IBM's Internet Security Systems (ISS) division is warning people and businesses to be especially careful this holiday season as cybercriminals could leave malware laden gifts as stocking stuffers.
Earlier this year, hackers have been discovered tainting USB sticks and other gadgets that connect to the computer via USB drive with malicious software that infects the machine and attempts to steal sensitive data, such as account passwords, credit card information and personally identifiable information.
The problem has become serious enough to cause the U.S. Strategic Command to suspend the use of USB sticks, CDs, flash media cards, and other removable storage devices on military networks, said Gunter Ollmann, chief security strategist, IBM ISS.
"Attackers are going back to the floppy days of how worms were spread," Ollmann said.
Even USB sticks that purportedly come from legitimate sources could be tainted. In April, USB 2.0 floppy drive keys shipping with Hewlett-Packard Co. ProLiant servers were infected with malware. In 2006, a small number of Apple iPods were infected with malware. At the time experts pointed to pre-installed malware as a growing trend.
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Ollmann advised not to use USB sticks that come from an unknown source, keep your system patched and your PIN numbers secret. Users can also block their autoplay feature when connecting the USB device and terminate USB drivers. However, taking those steps can cause issues with printing and connecting to the network, he said.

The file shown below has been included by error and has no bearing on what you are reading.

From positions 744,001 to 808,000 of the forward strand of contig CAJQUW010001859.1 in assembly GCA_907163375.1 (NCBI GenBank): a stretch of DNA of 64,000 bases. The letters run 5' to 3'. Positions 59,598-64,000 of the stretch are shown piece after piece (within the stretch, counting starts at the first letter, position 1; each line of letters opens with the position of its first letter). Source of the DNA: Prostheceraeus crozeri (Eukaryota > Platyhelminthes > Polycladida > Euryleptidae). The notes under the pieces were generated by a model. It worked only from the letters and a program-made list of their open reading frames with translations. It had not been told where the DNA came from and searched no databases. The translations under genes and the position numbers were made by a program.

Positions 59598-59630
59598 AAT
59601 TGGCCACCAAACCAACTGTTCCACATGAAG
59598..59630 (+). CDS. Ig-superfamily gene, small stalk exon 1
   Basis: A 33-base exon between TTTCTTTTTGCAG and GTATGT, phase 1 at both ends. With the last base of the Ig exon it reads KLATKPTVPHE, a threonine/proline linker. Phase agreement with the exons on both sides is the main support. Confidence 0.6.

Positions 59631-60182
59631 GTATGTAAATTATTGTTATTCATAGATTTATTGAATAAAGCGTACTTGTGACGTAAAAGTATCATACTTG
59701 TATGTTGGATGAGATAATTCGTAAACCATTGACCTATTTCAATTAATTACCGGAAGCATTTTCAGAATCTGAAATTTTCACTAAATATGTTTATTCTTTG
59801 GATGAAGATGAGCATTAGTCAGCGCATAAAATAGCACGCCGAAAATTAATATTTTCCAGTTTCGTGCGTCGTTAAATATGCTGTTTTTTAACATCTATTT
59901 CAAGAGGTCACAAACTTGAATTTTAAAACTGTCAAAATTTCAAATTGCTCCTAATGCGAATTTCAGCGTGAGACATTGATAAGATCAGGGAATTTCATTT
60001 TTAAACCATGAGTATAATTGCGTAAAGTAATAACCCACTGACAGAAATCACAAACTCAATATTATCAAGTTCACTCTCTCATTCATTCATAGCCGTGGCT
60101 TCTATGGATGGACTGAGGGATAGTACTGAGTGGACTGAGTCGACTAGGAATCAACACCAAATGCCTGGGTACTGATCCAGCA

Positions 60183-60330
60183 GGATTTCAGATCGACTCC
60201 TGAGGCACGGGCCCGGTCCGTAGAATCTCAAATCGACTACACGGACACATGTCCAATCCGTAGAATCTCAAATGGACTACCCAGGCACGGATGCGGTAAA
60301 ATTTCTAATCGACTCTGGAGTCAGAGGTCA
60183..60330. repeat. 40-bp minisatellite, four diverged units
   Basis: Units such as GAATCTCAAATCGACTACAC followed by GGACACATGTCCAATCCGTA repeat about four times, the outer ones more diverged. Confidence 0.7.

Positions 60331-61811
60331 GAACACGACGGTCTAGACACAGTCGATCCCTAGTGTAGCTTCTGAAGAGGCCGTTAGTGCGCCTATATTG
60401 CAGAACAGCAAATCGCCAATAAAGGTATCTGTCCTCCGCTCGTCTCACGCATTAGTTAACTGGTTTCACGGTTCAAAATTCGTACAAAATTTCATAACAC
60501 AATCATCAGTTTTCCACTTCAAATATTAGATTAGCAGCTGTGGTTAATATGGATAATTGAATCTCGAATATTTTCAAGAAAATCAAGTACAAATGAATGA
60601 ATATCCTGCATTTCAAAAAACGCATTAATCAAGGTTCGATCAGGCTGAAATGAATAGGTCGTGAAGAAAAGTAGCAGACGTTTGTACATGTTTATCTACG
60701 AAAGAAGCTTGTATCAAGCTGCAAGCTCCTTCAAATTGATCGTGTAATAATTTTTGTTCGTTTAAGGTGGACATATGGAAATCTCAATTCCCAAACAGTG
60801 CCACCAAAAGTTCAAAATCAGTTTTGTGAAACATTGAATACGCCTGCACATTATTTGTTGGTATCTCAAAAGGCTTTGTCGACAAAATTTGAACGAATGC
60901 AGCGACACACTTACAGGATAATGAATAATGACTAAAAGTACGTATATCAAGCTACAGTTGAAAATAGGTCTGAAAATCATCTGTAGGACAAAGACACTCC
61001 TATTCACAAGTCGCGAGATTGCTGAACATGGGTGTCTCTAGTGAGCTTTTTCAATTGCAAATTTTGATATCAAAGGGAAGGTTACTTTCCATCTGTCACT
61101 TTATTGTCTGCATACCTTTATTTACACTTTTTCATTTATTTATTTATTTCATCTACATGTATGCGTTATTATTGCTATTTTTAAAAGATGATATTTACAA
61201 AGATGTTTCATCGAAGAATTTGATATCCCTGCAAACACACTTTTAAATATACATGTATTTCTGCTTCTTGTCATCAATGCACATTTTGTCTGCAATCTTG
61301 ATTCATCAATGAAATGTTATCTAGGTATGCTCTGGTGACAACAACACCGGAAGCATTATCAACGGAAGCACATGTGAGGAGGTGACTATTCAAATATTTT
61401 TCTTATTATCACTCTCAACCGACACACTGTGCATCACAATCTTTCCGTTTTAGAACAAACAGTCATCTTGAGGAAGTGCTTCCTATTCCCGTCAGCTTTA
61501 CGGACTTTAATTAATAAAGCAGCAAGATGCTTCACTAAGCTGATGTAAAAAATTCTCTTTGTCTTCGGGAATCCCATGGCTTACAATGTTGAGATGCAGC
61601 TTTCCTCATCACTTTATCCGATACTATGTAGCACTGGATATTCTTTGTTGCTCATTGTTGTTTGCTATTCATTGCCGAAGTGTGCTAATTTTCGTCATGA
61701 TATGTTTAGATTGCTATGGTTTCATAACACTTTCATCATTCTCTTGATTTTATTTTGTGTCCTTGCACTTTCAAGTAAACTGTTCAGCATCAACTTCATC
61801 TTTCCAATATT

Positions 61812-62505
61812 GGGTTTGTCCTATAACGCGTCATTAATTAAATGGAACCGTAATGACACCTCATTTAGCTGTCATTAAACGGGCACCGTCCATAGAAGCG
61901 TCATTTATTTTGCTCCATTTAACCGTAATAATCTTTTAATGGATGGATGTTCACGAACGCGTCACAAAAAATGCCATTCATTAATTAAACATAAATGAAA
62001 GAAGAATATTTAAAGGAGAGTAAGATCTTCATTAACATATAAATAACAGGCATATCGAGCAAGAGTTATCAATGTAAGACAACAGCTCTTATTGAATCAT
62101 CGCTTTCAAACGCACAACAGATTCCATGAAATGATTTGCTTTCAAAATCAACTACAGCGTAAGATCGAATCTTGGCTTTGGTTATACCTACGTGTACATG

Even with the demise of McColo, the ISP suspected of being the harbinger of malicious websites and spam bots, security pros say spam and phishing attacks will increase, as they traditionally do during the holiday season.
Spam and phishing attacks will also carry a holiday theme in the coming weeks, but IBM says users should be especially aware of messages that attempt to exploit the banking industry problems. Phishers are looking to take advantage of shaky consumer confidence, IBM said.
Phishing gangs will also return to an old method of launching new fake online shopping portals that spoof well-known brands in an effort to steal credit card information. The sites could be promoted using spam campaigns touting discounts, IBM said. The old method of exploiting cross-site scripting (XSS) flaws in websites can cause some legitimate websites to be redirected to a malicious page.
Many firms are turning to code scanning tools and penetration testing software to conduct application level scanning, but constant website changes could cause problems, Ollmann said.
"They're using third-party developers and often updating sites with new widgets and other code that could be vulnerable if they're not careful," Ollmann said.
Spam messages are getting a little more sophisticated, according to the IBM ISS X-Force security research team. The researchers are warning that new holiday messages coming from an unknown sender could contain a new form of "parasitic" malcode. The spam was discovered earlier this year and evades antivirus and personal firewalls to infect a victim's computer.
If the attack comes in the form of a spam message, end users will have to open an attachment for the attack to be successful. But Ollmann said some malware attempts to exploit vulnerabilities in email clients and browsers making it easier to dupe a victim.